Developers are also seeking to reach stand-alone speciality restaurants in new locations to fill the growing need for varied eating experiences.
Kanwar, who has been surveying eating out options nationwide says many cities are usually less vegetarian than expected and there is demand, but no chains for chaat or thali, a reference to snacks and a complete meal on a plate, respectively.
Insights such as this have encouraged developers to fill these gaps in formal and informal ways. At Mumbai’s Inorbit mall, the management realized that the mainly vegetarian area (the mall is located in Malad) would need the services of a vegetarian who understood such palates and worked with a first-time operator to design and operate her eatery.
Jaiswal says his restaurant could start serving meat as he moves into markets outside Gujarat, where the population largely consists of vegetarians. Jaiswal, who left the family’s construction business to start his pizza chain after a trip to the US, has adopted American inspired management systems, equipment, ovens, and look and feel and coupled with the Indian taste, encouraging Kanwar to sign him on.
Now Kanwar will train Pizza Inn’s staff on how to deal with the typically large number of customers at malls, maintaining quality standards, design a kitchen intended to be open for customers to see, design seating and train staff on food safety and hygiene.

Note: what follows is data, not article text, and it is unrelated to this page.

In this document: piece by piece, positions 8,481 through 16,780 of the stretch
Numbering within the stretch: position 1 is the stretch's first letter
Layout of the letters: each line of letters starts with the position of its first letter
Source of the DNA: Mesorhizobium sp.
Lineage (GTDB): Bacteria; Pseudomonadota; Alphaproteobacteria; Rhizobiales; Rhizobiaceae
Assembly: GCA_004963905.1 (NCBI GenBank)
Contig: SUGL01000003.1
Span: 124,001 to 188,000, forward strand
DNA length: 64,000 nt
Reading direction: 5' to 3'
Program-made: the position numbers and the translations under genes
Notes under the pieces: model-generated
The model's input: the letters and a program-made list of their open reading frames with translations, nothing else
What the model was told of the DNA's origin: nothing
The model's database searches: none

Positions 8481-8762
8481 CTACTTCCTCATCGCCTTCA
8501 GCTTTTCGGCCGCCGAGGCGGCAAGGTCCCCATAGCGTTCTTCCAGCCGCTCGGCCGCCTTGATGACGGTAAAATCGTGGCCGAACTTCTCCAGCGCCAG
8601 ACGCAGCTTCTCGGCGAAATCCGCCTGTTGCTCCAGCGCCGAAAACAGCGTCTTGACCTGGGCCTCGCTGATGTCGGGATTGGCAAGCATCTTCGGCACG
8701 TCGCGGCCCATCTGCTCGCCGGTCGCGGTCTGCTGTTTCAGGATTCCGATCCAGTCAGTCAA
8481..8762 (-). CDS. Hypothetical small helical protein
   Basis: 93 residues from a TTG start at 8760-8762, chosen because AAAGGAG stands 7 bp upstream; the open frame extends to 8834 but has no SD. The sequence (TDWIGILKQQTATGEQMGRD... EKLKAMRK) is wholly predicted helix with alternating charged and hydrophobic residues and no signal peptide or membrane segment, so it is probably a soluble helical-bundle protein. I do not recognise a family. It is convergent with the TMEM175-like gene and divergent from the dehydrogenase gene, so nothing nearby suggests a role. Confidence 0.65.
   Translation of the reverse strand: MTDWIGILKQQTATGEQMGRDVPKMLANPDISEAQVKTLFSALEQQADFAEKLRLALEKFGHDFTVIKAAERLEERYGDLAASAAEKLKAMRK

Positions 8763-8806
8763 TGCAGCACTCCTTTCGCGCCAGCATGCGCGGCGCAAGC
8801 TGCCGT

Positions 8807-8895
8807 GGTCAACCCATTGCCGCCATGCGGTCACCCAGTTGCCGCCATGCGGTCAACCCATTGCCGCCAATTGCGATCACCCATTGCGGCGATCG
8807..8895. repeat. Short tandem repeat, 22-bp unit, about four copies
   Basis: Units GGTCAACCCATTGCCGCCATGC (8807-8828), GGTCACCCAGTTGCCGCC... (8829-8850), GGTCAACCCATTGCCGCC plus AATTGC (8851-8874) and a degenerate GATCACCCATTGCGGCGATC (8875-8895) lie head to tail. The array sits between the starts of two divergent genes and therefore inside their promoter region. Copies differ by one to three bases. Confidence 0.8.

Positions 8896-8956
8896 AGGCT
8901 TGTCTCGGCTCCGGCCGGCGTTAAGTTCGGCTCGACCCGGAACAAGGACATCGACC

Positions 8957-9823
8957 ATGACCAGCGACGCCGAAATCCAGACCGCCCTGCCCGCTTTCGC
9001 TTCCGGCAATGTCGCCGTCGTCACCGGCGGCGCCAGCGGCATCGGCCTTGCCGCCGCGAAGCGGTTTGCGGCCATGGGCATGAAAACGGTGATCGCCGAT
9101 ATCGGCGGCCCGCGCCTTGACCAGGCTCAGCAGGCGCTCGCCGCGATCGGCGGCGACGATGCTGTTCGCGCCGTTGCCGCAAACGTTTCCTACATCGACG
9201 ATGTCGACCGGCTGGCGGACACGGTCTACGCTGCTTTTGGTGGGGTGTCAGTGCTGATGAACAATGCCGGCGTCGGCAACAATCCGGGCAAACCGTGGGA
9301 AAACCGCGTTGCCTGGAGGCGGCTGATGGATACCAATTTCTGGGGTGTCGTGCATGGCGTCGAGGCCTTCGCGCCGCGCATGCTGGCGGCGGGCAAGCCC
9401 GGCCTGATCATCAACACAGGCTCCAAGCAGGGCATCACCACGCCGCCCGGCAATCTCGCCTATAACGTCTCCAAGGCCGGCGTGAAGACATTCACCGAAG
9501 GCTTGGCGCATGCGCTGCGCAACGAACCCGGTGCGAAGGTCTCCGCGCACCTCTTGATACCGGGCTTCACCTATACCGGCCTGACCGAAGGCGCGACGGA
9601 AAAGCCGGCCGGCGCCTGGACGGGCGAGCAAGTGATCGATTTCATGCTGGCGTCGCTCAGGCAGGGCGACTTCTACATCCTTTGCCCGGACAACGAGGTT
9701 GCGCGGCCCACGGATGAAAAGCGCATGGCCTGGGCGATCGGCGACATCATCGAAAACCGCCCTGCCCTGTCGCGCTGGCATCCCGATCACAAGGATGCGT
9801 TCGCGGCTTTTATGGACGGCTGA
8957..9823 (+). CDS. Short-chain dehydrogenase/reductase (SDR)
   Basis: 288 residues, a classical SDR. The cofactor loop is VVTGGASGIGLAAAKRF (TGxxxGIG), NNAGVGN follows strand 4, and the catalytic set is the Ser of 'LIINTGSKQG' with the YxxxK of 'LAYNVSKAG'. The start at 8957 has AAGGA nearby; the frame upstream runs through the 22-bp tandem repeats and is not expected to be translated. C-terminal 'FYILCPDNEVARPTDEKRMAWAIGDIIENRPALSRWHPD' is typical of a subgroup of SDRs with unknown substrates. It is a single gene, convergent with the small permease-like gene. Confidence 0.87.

“Many of these restaurants know about the local market tastes and have pruned their menu to fit what customers want,” says Kanwar, who has been scouting for restaurants across dozens of cities over the last six months. “What they need help with is polishing their branding, service and presentation.”
But that polish may also draw away from the distinct character that makes these stand alone restaurants popular, says Devangshu Dutta, chief executive of New Delhi- based retail consulting company Third Eyesight.
“Restaurants are typically single entrepreneur ventures where it is hard to replicate the same thing across locations. But scaling up is also akin to dumbing down. To scale, you have to make things process-oriented and person-independent. In this process, something good will go, along with some learning of standard operating procedures.”
Kanwar will have to maintain this balance as he signs on more brands and prepares them to become professionally-managed chains. He will ask restaurants to have manuals specifying how long each cooking process will take, call brand designers and architects to design the look and feel of the restaurants, and help them tweak menus.
Jaiswal whose maiden mall restaurant will open at Kshitj’s first mall to open in Vadodara in March, will send design plans for approval to Kanwar.
All of this will help him grow and compete with large pizza chains elsewhere too, says Jaiswal, who now works out of an office above the restaurant supervising 200 employees— an increase from the 35 he started with.
Some of his time goes into ideating on what his first meat pizza should be.
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First Published: Mon, Mar 03 2008. 12 03 AM IST